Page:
Concerns have been raised regarding the effectiveness of this year’s vaccine, however, after an editorial published in the New England Journal of Medicine stated that it was no more than 10% effective against H3N2 in Australia. Although caution should be used when referring to this statistic as a prediction of effectiveness in the United States, (because it is not official data from the CDC) it could still be a bad indication. In years past where H3N2 was the predominant strain, death rates tend to have been higher than average, with approximately 20,000 deaths in the 2012-2013 and 2013-2014 seasons.
Fighting Influenza in the 2017-2018 Season
There is good news regarding the flu this year. H3N2 seems to be very susceptible to some medications that are widely available, including Tamiflu, which is most effective when taken within 48 hours of the onset of symptoms. Tamiflu is FDA-Approved for people who are older than two weeks of age, and it’s available in liquid and capsule form.
How Does the Flu Vaccine Help?
Schaffner recommends people “do not walk, run” to their provider’s office or pharmacy to get the vaccine. It can take up to two weeks for the body to build up defenses against the flu, he explains. The vaccine does more than just protect the vaccinated against the flu, but it helps prevent spreading it to those who are elderly, sick, pregnant, and children, as well. People in these groups are at a higher risk of suffering more serious complications from influenza.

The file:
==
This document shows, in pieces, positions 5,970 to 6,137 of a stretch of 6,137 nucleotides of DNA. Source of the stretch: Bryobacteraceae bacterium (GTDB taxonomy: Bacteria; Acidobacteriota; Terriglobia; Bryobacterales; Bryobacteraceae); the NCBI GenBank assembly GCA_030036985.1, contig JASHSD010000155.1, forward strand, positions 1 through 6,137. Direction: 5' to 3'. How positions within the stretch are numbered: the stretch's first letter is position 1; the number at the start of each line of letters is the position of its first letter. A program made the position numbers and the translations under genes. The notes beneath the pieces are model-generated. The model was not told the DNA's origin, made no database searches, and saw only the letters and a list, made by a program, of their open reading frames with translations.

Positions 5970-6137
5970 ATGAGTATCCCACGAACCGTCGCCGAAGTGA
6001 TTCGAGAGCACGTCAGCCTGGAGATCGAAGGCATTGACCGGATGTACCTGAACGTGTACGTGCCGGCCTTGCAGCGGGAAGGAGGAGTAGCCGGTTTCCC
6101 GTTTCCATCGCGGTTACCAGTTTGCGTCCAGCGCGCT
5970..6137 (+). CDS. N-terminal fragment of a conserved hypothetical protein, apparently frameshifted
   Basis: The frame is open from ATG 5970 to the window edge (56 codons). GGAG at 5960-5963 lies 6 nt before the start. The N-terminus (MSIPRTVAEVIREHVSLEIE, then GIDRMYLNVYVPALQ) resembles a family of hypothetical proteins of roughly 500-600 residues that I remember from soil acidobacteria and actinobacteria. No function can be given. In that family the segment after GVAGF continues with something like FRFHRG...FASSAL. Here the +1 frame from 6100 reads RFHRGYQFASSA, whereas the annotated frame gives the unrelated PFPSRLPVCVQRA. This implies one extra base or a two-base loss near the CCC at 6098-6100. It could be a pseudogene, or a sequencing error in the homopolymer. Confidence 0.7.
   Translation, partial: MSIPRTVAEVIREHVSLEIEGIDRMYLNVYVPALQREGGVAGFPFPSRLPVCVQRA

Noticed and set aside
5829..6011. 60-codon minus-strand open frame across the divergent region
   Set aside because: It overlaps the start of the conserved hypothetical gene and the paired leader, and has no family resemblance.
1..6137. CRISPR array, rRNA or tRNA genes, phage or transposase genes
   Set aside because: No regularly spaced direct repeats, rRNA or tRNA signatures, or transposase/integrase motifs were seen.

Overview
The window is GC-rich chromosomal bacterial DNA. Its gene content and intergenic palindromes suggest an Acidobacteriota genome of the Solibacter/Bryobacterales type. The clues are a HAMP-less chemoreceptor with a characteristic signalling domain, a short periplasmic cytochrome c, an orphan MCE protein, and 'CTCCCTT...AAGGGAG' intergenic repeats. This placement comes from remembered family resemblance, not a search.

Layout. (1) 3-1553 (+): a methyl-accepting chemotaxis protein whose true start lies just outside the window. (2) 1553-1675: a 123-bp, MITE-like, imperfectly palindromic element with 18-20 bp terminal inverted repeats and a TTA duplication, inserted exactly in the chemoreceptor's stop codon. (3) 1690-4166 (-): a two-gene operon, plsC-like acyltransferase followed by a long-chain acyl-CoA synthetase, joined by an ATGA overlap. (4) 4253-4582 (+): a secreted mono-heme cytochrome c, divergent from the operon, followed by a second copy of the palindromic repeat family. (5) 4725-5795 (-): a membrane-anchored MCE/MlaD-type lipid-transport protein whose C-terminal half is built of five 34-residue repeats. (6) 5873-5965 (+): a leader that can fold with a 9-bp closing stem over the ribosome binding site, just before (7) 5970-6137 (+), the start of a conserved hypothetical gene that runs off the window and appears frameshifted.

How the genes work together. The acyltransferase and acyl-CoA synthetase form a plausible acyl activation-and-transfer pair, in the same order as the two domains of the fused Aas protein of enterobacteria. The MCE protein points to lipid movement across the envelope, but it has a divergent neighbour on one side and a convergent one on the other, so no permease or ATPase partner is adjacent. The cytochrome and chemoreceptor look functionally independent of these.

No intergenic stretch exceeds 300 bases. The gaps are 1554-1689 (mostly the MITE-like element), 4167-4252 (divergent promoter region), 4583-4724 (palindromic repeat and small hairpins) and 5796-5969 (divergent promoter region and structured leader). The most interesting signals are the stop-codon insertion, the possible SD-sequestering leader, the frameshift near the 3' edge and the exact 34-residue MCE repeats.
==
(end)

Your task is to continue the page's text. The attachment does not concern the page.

Schaffner adds that it is especially important for pregnant women, because “not only will she get protection, but she’ll also pass those antibodies along to her infant, which will protect them for the first six months of life when the infant is too young to get the vaccine. And the vaccine is safe for pregnant women and the fetus.”
Those who do get the vaccine and still come down with the flu will find their symptoms could be milder than they’d be without the vaccine. The CDC states that the vaccine helps to reduce missed work days, missed school days, hospitalizations, and doctor visits.
Other Ways to Fight the Flu
One of the best ways to prevent the spread of the flu, of course, is to wash hands carefully. Be sure to avoid close contact with people who are ill or display some of the symptoms of the flu. Should you come down with the flu, be sure to avoid contact with other people. Don’t go to work, don’t go to school, and don’t go out in public. “Stay home,” Schaffner directs. “Nobody wants to be a dreaded spreader.”
“If you get sick, call your provider, because your provider might prescribe an antiviral,” he says. “If we get in early enough, we can make your infection less severe; perhaps shorten it by a day, and make it less likely that you get the complications.” Finally, those who get sick need to drink fluids as much as is tolerable. Should you start to feel worse, you develop an alarmingly high fever, your congestion worsens, or you start coughing worse or have shortness of breath, be sure to seek medical attention.
This article was republished with permission from SCRUBS Magazine.